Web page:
Garlic jam [VG/V/DF/GF]


This started out as a curious thought in the back of my head – I know garlic softens and sweetens the longer you cook it, so could I make garlic jam? I scribbled some notes based on what little I know about jam making, dug out an old onion marmalade recipe to use as a rough guide, and promptly forgot all about it.

Then last weekend, I acquired some beautiful purple garlic bulbs, and the garlic jam pondering resurfaced… I spent a pleasant Sunday evening peeling and slicing 40 cloves of garlic, and ended up with 2 jars of this sweet, punchy, unapologetic condiment – I’ll be serving mine on toast with freshly sliced ripe tomatoes, or with buttery sautéed mushrooms, or dolloped on the side of some roast chicken…

Makes 2 small jars:

350g garlic cloves
A little oil
300g sugar (I used caster)
70ml white wine vinegar
70ml white wine
6 thyme stalks, picked

Wash and rinse your jars and lids, and pop them on a baking sheet in a low oven, around 120C will do. Bake them for 10 minutes to sterilise them, then turn the oven off – without opening it – until you need the jars.

Peel and slice your garlic cloves and toss into a heavy-bottomed pan with the oil. Bring to a very low heat to soften for 10 minutes – don’t allow them to brown or burn. (if you find peeling the cloves hard work, chop the top and bottom off and drop them into a jug or bowl of boiling water. Allow to soak for half an hour – they should slip right out of their skins).

Pour over the vinegar, wine and half the sugar, and bring to the boil. Toss in the thyme leaves and reduce the heat back down to a simmer. Simmer for a further 15 minutes to soften, then mash with a masher to break up into small pieces.

Add the remaining sugar and stir well. Bring to the boil and boil vigorously for 5 minutes, stirring well to stop it sticking to the bottom. Add a splash more wine to loosen if necessary.

Remove from the heat and drop a teaspoon of the jam mixture onto a saucer. If it starts to set around the edges, it’s good to go.

Remove the jars from the oven – with a tea towel or cloth as they will be hot!

Pour the jam carefully into the warm jars, and balance the lid on top to cool. Once cooled, label and seal the lids, and store in the fridge or in a cool, dry place away from direct sunlight.

Jack Monroe. Twitter: @MxJackMonroe. Facebook:

And because I couldn’t resist getting stuck into mine straight away, here it is on toast with tomatoes, parsley and a smattering of salt – delicious!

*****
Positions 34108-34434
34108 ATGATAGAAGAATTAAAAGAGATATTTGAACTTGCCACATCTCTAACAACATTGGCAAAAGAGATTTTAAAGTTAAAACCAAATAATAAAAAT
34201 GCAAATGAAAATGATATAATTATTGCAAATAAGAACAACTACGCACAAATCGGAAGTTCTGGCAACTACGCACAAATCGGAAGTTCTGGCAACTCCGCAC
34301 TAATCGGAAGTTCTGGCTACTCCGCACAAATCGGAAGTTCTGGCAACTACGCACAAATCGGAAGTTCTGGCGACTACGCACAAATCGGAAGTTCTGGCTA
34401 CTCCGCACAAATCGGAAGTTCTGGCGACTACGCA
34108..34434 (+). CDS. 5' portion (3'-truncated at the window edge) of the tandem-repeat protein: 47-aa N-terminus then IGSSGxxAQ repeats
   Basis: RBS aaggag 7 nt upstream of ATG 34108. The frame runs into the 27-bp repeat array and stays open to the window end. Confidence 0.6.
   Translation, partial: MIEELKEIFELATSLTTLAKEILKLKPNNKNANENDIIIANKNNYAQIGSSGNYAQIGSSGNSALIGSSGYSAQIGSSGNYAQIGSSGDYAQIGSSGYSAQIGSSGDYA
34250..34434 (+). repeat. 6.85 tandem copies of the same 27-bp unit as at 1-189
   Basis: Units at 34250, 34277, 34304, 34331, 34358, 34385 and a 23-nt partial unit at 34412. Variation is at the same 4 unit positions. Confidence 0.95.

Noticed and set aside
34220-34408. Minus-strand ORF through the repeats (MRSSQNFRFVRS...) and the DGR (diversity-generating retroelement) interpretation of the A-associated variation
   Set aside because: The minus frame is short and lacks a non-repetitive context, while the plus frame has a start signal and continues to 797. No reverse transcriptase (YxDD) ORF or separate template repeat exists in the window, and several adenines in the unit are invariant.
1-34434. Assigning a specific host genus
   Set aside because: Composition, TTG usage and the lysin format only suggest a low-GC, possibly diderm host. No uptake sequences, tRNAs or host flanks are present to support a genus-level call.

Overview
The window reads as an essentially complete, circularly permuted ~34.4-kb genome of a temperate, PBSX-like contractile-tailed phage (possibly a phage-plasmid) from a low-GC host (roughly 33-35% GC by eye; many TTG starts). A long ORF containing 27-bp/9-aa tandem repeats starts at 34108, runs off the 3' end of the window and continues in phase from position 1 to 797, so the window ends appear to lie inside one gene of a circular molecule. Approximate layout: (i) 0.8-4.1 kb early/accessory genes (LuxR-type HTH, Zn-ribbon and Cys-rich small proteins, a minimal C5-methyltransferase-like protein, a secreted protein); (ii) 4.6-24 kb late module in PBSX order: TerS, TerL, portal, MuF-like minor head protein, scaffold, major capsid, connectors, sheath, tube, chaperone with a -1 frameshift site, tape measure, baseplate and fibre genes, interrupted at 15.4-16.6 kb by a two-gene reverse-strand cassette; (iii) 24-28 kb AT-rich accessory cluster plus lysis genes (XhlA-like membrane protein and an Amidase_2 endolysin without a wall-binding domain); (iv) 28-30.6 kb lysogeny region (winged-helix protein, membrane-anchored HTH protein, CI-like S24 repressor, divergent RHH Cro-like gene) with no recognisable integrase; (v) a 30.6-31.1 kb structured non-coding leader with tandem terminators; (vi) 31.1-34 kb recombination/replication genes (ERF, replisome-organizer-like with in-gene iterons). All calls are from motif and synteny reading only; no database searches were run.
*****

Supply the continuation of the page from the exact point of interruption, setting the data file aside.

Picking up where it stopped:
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  1. This sounds good – how strong is the garlic taste in the end? I’ve got lots of garlic at the moment so this would be ideal.

  2. I bought some when we went to Isle of Wight garlic farm last year. Yours sounds just as scrummy as theirs and a darn sight cheaper too. It goes lovely with a cheese sandwich instead of pickle.

  3. Oh dear if I try this and like it my daughter will hate you big time. I grow a lot of garlic most of which I give to her as she uses far more than I do.

  4. Sounds good recipe. Please can you help, just bought ‘signed’ copy of your book in whs, but browsing through, on page 55, the onion soup recipe, you mention potatoes in the method, but no mention in the ingredients. Could you let us have the quantity please? P

  5. OMG- sounds fabulous..shades of Keith Floyd.. I just smack the garlic with the bottom of a wine bottle & then peel off the skins fron the slightly pulverised bulbs (drinking the wine optional!).
    Thank you

  6. Jack. That sounds divine I’ll give that a go. would it work with wild garlic I wonder?

  7. Sounds delice. I’m thinking of using the chopped garlic in the frozen ethnic section. It’s 400g of minced garlic for just 95p. Saves peeling the cloves on by one.

  8. If you struggle with peeling garlic, bang them in the microwave for 10 seconds they steam ever so slightly and peel easily.

  9. Such a good idea, thank you for this! I wonder if you could save yourself the bother of peeling/slicing all those cloves by roasting the garlic whole first, then just squeezing the flesh out?

  10. My partner eats garlic like apples so I was excited to try this. The sample on the plate set like toffee and of course, the rest has gone solid in the jars! What went wrong – I followed the recipe carefully and have a lifetime’s experience of making preserves! Perhaps if I microwave the jars and set the jam in trays – garlic toffee?!

  11. Just made this with some whole bulb garlic and cider vinegar. It’s lovely with cheese! Thanks jack

  12. Hi Jack,

    Greetings from the States. Love your blog! I had a couple of (probably dumb) questions about the garlic jam recipe. Yours seems to have turned out much darker than mine, but I expect that’s to do with your garlic – it looks almost purple. What I have access to is white garlic. (Also, I think there must be a size difference – 40 cloves wouldn’t get me anywhere near 350 g – I peeled somewhere between 7 & 8 bulbs of garlic for this!)

    My other question has to do with the amount of sugar – did you really mean 300 grams? It seems quite sweet…? I mostly do ok with the metric system, but I wonder if I made a mistake or if it’s meant to be fairly sweet.

    However, I will say it’s a wonderful idea – we all love it. (I made it last night.)

    Keep up the good work, Jack!

  13. Jack, this sounds great! Vampires beware😎! Thank you so much for doing the leg work so I don’t have to. Very much appreciated

  14. Love the idea of garlic jam but really not keen on all that sugar. I wonder how little it would take to make something yummy but not really sweeter than the braised garlic is by itself….

  15. Love this recipe – a staple in my pantry now! Just wondering if you’ve played with cutting the sugar, using rosemary or roasting the garlic? Planning on some experimenting, but was curious if you’ve played with the recipe?

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